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Discussion Starter · #4 ·
Thank you! I love her mottling, I'm hoping to breed her next spring and see what I get. I have to rehome 7 cockerals, I'm only keeping 2 .

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Discussion Starter · #5 ·
I used backdrop but I didn't like how it came out. I couldn't get her to pose like the other night









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Discussion Starter · #7 ·
She is a large hen, a bit bigger then a chunky ameracauna lol. The backdrop and my cell makes her look small

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Maryellen -- Maybelline is GORGEOUS! I love the even distribution of black and white on her tail feathers! She is my perfect ideal for a Mottled Breda. Is Maybelline from Dutch stock hatching or from RFR hatching eggs?

My Cuckoo Breda is molting right now, poor thing.

I lost my battle to keep my two Blue Breda alive. I lost the last one at 6-months. I will get more in future but I scrambled immediately to find some layer birds to have by the New Year so I special ordered 3 Dominique chicks from my local feed store. I chose Dominique because they are very similar to Breda in temperament, smaller size, and outgoing friendly curious personalities.
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Maryellen, your Mottleds are GORGEOUS, beautiful even mottling, I'm so jealous ;)!

Yep, lost the two Blue Breda pullets what we surmise was leukosis. No matter what my vet could've done, the Blue's would've eventually died or had to be put down -- losing weight in spite of eating, respiratory problems that would not respond to treatment, and bloody cocci as younger juveniles, all evidences of a compromised immune system due to the leukosis. Breda owners/breeders have been wondering about the high mortality issue with Breda and chickendanz and I feel the leukosis virus passed on from mating can be the culprit.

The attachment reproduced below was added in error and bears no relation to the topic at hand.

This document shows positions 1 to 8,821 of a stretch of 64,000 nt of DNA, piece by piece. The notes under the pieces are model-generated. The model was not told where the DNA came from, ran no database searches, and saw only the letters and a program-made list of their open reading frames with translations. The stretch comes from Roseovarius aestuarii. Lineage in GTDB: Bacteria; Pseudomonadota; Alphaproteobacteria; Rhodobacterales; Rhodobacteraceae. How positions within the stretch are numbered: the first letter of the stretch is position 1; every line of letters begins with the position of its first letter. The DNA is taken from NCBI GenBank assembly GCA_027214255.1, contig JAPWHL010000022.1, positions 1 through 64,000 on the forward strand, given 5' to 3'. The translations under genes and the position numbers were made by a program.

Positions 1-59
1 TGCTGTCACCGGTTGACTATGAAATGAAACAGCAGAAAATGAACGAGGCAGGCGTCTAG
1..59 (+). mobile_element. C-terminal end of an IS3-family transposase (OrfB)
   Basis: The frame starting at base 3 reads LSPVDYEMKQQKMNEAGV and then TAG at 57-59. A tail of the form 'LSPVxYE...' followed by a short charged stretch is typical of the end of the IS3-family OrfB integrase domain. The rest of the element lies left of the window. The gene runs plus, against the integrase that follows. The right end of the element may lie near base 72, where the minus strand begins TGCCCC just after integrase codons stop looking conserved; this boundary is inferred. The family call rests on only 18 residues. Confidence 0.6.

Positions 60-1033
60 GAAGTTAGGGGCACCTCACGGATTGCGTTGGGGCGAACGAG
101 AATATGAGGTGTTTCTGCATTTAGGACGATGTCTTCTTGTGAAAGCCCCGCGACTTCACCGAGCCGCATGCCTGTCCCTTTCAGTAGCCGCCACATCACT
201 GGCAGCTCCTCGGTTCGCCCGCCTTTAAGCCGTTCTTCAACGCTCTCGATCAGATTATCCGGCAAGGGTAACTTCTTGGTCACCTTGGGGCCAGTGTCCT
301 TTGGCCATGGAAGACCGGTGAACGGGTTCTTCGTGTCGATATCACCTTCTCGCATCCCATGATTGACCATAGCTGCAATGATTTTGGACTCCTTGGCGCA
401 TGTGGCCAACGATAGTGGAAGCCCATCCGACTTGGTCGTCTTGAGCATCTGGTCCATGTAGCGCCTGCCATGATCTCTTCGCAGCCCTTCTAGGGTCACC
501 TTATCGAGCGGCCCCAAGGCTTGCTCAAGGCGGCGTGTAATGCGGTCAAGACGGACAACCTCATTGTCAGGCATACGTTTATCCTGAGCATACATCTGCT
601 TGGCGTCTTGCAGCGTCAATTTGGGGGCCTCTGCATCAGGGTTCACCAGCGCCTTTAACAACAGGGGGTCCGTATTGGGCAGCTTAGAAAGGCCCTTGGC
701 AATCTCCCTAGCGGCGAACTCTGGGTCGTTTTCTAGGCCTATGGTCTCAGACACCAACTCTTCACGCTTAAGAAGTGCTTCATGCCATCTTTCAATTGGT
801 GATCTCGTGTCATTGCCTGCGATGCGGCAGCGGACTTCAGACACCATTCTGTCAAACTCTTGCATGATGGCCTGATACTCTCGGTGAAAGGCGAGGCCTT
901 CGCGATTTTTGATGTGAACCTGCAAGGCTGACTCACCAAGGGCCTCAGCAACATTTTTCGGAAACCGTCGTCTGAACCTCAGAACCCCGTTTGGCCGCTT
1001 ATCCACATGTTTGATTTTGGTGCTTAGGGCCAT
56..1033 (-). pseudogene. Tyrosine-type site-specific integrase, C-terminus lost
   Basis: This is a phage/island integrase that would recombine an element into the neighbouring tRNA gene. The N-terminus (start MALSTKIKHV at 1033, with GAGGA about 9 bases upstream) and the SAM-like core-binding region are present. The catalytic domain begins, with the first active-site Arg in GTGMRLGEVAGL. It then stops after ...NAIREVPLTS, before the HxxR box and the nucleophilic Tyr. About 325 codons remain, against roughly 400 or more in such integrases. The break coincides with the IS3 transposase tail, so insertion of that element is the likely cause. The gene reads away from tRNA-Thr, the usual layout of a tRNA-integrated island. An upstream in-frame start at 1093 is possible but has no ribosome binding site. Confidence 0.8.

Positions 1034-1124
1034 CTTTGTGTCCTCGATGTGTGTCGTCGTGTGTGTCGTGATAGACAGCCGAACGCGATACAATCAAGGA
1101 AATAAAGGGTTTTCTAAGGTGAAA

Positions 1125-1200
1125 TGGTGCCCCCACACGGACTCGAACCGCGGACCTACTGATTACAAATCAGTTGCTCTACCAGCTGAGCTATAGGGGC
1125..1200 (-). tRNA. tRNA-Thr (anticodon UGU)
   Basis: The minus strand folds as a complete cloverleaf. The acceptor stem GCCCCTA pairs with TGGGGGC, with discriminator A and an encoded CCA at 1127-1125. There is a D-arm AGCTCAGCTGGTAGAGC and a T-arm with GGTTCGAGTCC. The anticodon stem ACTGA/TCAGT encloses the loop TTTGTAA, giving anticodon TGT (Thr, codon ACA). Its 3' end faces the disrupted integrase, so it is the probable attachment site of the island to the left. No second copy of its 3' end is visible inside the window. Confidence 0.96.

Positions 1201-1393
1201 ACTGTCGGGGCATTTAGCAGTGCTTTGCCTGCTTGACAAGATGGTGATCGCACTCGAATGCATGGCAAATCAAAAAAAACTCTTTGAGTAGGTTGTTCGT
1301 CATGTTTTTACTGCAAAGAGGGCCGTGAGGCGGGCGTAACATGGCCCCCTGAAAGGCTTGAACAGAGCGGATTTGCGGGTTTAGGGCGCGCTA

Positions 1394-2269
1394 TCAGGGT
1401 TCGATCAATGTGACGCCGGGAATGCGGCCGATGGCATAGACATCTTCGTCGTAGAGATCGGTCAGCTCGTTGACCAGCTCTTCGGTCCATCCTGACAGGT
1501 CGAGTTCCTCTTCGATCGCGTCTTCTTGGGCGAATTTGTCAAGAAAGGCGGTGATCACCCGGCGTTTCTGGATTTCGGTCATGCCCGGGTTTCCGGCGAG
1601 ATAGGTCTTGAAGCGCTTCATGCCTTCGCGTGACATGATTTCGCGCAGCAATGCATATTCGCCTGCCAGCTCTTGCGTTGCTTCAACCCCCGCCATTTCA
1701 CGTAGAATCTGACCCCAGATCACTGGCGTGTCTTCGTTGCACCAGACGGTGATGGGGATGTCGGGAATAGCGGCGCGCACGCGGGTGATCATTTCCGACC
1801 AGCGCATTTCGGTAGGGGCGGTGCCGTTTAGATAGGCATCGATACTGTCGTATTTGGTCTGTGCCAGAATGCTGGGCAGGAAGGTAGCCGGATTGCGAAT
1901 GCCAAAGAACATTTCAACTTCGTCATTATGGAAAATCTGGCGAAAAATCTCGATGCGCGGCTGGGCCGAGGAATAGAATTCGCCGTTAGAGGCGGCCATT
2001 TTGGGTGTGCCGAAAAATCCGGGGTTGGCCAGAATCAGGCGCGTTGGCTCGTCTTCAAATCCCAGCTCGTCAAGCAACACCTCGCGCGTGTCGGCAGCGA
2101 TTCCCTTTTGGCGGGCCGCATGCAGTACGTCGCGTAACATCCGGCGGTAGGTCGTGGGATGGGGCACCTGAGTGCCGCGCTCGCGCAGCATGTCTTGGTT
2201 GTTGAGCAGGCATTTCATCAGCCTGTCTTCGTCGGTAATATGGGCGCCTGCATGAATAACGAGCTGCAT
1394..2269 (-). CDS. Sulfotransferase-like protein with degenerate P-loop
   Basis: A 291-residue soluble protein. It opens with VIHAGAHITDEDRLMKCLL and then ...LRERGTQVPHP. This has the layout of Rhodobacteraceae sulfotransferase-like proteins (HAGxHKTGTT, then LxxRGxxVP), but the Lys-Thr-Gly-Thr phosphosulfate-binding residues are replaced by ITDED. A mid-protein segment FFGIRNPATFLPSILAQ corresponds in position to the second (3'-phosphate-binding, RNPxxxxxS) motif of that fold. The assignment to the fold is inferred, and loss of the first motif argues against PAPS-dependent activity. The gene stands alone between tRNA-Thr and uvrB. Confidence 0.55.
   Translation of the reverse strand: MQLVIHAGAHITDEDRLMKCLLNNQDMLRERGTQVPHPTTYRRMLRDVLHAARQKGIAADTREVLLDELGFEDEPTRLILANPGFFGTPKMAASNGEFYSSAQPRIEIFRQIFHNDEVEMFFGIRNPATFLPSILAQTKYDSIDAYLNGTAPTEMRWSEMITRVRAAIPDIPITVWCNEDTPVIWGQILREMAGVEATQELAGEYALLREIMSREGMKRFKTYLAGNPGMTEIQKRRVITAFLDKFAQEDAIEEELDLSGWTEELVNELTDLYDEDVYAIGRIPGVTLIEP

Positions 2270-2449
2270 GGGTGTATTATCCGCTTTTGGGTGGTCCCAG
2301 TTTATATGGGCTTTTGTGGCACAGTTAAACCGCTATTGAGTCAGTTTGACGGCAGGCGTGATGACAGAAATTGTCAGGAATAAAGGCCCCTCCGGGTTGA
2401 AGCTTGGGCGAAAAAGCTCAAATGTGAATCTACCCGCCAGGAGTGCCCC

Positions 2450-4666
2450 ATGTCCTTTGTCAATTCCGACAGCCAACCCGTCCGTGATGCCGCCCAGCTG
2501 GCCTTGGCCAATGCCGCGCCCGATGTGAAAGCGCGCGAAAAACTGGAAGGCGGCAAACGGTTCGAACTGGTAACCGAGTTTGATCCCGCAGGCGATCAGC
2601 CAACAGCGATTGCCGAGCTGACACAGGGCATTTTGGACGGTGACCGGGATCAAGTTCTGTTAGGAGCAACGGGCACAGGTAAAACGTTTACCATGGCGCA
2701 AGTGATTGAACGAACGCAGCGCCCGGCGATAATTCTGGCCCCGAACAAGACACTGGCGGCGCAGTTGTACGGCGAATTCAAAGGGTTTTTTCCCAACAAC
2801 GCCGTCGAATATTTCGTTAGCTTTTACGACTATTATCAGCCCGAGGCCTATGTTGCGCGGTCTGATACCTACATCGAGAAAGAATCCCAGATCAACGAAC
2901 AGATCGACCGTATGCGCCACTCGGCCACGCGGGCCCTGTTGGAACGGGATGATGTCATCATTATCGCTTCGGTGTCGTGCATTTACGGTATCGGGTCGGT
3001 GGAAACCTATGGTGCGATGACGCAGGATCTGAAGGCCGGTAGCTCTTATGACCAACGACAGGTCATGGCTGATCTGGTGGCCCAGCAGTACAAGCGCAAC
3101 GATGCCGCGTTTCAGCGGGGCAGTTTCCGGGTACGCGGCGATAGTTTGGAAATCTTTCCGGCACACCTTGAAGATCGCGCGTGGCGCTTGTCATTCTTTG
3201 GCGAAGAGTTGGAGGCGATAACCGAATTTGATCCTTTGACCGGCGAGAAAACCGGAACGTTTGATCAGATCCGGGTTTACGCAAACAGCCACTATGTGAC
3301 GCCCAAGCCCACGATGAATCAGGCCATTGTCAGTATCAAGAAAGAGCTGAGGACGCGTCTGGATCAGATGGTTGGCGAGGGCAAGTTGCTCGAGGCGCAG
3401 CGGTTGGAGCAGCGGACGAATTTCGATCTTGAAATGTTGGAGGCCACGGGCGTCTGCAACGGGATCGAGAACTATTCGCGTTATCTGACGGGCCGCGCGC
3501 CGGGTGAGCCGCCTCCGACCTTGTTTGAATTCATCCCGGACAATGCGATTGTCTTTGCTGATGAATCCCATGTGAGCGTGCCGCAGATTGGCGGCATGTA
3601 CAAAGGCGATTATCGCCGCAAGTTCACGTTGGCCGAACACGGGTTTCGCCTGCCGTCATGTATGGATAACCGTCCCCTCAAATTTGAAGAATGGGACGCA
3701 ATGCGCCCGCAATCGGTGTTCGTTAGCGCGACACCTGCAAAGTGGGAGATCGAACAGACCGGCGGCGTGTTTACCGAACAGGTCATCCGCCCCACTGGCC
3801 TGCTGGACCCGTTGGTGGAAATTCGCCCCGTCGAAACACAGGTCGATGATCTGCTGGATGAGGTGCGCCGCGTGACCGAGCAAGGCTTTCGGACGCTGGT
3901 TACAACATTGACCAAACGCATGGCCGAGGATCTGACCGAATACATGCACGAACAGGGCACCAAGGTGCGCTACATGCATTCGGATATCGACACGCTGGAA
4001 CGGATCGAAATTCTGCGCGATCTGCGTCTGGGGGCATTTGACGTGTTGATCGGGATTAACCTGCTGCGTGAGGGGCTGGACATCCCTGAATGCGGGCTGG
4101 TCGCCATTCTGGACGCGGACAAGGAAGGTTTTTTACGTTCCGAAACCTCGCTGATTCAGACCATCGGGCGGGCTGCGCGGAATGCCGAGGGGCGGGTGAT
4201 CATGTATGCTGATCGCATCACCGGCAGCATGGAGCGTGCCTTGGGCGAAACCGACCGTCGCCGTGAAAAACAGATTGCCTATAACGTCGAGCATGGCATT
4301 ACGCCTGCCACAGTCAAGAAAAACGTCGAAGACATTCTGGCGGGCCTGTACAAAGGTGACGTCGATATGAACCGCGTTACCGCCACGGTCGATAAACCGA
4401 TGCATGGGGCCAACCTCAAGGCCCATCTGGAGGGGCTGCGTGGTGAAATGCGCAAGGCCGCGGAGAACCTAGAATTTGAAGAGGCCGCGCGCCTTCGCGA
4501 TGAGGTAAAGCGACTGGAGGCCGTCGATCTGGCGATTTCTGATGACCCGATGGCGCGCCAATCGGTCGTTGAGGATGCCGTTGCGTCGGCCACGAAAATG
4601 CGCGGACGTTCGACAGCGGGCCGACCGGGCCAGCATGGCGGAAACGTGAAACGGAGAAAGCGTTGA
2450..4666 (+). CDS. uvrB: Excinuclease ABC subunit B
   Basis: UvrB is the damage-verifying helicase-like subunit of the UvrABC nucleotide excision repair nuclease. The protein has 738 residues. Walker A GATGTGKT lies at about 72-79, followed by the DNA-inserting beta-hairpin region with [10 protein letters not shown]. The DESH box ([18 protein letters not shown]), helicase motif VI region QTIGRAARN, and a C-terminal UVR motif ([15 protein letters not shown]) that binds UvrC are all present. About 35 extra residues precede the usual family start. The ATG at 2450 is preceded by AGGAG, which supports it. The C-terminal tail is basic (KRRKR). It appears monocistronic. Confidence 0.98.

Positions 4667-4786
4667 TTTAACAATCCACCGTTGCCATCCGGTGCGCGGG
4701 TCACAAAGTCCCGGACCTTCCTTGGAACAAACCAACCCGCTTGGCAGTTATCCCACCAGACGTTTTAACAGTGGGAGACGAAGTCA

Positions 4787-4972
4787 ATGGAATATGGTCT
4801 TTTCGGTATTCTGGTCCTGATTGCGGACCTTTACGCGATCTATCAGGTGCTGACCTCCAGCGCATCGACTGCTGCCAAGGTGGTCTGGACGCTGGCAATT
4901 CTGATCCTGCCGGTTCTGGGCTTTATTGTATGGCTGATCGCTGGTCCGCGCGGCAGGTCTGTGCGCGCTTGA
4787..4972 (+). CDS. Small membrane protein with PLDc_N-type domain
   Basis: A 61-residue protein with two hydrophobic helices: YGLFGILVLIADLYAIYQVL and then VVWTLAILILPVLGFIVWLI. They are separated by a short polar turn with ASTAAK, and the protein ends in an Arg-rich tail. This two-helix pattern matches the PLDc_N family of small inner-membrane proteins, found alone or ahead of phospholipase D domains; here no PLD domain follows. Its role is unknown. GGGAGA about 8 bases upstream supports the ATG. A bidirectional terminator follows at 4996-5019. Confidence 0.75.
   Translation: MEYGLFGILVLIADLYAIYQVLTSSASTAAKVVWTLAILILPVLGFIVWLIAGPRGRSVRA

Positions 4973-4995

At first I thought Marek's, but my Blue's didn't display the split-leg paralysis or nerve damage - leukosis attacks the internal organs and not the nervous system, liver I think it attacks, and there's no cure. Necropsy can mis-diagnose leukosis as Marek's because of the similar looking cancerous lesions. Some birds can survive Marek's but so far there's no hope for leukosis and euthanasia is recommended. Leukosis is passed on thru mating, fleas, lice, mites, parasites, and need a living host to continue being passed on. Marek's virus can survive in soil outside a host but leukosis needs a living host to survive. Something breeders of Breda need to know is to use only their healthy breeders that produce non-mortality chicks to stop the perpetuation of leukosis from generation to generation. I'm hoping this information is useful to help frustrated breeders of Breda who have been experiencing high mortality. Leukosis could be the culprit and eliminating mating breeders of high-mortality offspring should be culled, not to mention the obvious cleanliness of eliminating parasites.

This article explains avian leukosis much better than I can:
http://www.chickenvet.co.uk/health-and-common-diseases/avian-leukosis/index.aspx